Not all stars are solar--so why model them that way?

Isochrones and stellar tracks are two types of theoretical models of stars. They are widely used in astrophysics to help determine fundamental stellar properties, such as age, distance, and---if we're lucky---some aspects of the stellar interior. The one-dimensional stellar structure and evolution codes (SSECs) that generate these models are complicated patchworks of the best data and computational methods that many subfields of astronomy and nuclear physics have to offer. Since our theoretical knowledge is incomplete, these codes rely on calibrating our physical assumptions against ultra high-precision observations of the Sun.

While solar-based formalisms are helpful when designing a stellar code, theoretical models of stars with highly non-solar properties (such as stars with drastically different sizes or chemical compositions) can quickly become unreliable. In fact, current research suggests that the ad hoc assumption of solar formalisms can lead to dangerous estimation errors in the derivation of critical properties. With the increased availability of high-precision observational data, however, we have recently become able to calibrate SSECs using direct, empirical measurements of stars other than the Sun. Recent research using such methods has demonstrated the importance of checking our work in this way, finding, in particular, that the solar prescription for convective mixing is very ineffective in other stellar models.   This calls into question all publicly available stellar evolution databases, all of which make a solar-based assumption about convection in computing their isochrones.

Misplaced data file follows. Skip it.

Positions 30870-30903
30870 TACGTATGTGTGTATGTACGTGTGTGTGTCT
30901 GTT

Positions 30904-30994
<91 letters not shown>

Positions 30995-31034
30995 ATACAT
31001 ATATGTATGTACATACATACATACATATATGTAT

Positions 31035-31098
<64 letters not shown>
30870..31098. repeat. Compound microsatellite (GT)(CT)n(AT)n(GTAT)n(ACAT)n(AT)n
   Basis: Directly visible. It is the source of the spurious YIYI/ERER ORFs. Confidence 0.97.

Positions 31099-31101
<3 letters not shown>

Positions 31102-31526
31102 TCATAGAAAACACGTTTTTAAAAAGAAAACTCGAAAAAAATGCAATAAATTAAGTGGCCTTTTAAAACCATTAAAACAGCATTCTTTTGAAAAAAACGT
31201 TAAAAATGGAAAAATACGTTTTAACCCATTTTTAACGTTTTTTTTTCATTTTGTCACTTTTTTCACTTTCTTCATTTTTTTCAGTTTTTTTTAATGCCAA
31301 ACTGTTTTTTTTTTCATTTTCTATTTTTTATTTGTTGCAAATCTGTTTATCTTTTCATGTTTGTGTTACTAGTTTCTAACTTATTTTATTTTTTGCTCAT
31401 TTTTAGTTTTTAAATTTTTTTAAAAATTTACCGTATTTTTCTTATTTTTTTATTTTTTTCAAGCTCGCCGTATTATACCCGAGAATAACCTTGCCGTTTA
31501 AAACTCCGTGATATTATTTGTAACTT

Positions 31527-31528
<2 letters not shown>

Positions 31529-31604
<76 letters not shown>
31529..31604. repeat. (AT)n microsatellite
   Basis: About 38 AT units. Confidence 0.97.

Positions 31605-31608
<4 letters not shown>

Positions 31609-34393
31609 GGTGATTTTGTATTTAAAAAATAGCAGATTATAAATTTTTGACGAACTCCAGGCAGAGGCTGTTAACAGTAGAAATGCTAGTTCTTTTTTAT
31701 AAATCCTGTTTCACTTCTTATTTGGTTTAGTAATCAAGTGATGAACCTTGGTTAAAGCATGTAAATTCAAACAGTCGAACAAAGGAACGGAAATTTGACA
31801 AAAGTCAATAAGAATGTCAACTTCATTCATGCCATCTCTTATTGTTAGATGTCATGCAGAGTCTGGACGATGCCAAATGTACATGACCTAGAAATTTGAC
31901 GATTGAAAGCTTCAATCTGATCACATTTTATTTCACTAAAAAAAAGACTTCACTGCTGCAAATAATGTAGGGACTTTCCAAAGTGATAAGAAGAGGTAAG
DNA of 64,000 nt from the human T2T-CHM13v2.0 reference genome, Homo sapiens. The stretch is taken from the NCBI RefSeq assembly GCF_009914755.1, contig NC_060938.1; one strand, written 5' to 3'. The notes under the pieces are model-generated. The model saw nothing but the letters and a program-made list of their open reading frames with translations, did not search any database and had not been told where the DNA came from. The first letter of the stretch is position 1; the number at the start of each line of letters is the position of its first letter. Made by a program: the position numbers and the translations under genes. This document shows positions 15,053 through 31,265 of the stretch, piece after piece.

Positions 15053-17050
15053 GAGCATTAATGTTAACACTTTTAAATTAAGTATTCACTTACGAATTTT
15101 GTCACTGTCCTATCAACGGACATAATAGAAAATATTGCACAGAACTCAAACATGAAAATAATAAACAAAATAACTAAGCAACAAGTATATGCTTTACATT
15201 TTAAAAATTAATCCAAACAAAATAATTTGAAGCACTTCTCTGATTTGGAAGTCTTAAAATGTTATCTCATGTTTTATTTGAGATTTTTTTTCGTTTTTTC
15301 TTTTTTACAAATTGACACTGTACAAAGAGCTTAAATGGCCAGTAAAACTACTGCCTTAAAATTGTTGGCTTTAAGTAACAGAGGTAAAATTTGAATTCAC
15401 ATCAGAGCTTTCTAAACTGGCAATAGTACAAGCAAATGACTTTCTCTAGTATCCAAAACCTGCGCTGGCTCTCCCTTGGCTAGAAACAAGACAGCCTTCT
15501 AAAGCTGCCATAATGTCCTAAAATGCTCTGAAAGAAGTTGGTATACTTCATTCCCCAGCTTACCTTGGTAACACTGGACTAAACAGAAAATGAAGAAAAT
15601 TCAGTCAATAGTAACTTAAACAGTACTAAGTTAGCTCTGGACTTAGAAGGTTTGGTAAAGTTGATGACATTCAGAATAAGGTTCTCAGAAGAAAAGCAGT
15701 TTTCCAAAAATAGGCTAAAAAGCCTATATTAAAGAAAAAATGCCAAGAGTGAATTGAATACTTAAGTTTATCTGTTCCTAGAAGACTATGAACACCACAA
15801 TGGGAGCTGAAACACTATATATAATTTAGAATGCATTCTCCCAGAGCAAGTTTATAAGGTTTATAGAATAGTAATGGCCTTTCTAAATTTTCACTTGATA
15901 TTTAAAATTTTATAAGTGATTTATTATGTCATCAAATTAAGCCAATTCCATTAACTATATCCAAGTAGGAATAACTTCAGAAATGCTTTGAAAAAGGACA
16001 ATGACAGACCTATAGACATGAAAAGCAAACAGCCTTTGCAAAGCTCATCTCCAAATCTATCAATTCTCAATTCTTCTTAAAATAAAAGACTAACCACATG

The student will use observational constraints to test the validity of solar prescriptions, especially mixing length theory (MLT), in one or more stellar evolution codes. The student will intercompare different stellar evolution codes, write software, and generate grids of SSEC calculations.

The student may also have the opportunity to contribute to an existing, open source SSEC or related project, earning appropriate coauthorship on software papers and any science which may follow from the code they develop.

The student should have some exposure to computing and software management, or be enthusiastic about learning these skills on her/his/their own.

 

For more details of this project, please contact the supervisor.